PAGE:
The device, designed by physicists at the Australian National University (ANU) in Canberra, can shift nanoparticles from one end of a lab bench to the other - 150 centimetres away - using nothing more than a couple of laser beams.
If that sounds far-fetched, a quick hunt through the New Scientist story archive shows that similar technology has been with us for some time - although confined to two dimensions.
Optical tweezers rely on variation in the intensity of light within a laser beam to pull small objects into their centre. The tweezers are surprisingly strong: in 2008, one "tractor beam" was used to test the intrinsic strength of protein molecules by pulling at each end until the structure ripped in two.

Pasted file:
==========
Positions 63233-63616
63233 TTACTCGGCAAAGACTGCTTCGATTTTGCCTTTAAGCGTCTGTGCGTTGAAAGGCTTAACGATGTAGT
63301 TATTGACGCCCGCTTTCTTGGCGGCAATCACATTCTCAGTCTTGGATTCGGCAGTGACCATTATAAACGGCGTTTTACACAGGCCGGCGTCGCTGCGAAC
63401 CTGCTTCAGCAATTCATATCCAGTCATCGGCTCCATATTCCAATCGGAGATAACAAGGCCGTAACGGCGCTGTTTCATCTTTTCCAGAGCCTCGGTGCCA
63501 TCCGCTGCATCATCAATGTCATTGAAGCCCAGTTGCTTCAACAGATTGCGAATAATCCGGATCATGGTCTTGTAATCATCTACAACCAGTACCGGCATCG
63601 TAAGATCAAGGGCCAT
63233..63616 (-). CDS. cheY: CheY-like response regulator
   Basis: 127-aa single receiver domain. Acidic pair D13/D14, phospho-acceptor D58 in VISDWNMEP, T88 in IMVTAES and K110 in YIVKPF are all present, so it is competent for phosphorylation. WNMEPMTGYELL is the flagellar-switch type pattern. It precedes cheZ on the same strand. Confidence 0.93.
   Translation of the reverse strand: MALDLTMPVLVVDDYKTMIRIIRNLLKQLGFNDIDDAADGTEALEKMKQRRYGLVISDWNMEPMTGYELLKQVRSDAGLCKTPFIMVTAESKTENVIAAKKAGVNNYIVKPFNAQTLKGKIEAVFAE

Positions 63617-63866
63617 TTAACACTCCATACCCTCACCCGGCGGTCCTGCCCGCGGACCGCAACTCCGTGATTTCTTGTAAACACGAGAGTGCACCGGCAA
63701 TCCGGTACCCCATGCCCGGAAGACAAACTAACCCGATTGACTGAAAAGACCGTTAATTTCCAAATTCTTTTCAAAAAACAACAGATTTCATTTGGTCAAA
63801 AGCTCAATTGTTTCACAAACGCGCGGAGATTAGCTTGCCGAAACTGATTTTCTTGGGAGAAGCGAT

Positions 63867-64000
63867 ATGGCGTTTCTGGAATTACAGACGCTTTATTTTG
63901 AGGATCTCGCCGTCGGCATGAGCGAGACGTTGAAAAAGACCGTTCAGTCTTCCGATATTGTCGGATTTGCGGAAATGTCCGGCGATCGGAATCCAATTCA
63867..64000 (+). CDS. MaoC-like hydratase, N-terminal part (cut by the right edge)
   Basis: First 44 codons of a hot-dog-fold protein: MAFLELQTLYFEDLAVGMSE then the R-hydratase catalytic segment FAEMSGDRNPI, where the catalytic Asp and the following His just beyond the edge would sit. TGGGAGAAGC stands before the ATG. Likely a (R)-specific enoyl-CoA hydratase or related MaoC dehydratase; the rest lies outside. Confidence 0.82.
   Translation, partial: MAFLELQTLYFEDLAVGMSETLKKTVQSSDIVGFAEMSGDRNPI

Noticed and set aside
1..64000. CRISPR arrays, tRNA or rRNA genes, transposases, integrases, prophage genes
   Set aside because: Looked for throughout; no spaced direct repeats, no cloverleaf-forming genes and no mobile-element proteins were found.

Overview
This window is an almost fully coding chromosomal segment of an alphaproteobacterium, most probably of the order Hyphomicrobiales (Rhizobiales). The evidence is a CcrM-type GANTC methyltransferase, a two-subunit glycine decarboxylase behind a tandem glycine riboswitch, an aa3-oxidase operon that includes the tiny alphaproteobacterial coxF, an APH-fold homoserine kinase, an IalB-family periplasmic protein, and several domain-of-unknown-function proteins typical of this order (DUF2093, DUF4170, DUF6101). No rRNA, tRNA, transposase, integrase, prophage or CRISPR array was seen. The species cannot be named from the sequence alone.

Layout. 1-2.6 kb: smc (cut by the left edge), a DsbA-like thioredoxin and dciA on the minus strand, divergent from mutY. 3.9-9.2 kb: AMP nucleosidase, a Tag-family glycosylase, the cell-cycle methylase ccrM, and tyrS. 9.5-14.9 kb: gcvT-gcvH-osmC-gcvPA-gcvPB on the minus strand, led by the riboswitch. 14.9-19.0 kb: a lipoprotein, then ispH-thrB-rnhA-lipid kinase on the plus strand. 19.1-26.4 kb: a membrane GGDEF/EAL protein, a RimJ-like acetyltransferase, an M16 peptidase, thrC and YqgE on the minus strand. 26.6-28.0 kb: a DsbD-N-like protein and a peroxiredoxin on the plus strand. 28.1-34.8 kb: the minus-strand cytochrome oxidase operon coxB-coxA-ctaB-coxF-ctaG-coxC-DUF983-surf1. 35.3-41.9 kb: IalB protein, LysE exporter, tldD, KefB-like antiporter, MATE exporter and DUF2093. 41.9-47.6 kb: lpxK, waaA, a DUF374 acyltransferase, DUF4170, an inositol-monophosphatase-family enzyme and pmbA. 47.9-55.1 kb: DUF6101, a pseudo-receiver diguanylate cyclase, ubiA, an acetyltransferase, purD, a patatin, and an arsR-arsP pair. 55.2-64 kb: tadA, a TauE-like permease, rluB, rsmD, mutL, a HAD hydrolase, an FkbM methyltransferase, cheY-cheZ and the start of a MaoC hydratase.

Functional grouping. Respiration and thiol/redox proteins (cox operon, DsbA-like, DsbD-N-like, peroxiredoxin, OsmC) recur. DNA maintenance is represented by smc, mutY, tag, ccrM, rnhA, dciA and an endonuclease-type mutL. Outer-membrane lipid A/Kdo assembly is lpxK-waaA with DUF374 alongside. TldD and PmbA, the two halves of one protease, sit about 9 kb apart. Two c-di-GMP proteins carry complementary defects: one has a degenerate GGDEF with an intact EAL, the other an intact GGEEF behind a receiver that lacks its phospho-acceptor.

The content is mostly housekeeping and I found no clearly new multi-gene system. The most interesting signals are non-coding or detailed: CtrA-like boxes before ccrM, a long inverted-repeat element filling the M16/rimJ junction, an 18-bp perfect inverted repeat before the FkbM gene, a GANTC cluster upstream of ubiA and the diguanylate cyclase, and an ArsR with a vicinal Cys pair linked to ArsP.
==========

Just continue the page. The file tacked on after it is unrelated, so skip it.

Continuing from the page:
But these tractor beams can simply pull tiny objects around in a two-dimensional plane. The ANU device works in three dimensions. A hollow laser beam traps objects in its core because the surrounding tube of bright light heats the air, creating an impenetrable high temperature barrier. Some of the light from the beam trickles into the dark core, however, where it can heat the exposed side of the nanoparticle and push it along the beam away from the laser.
Yes... Yes I like this
Now, all we need is an implant that can enable Telekensis and we're good!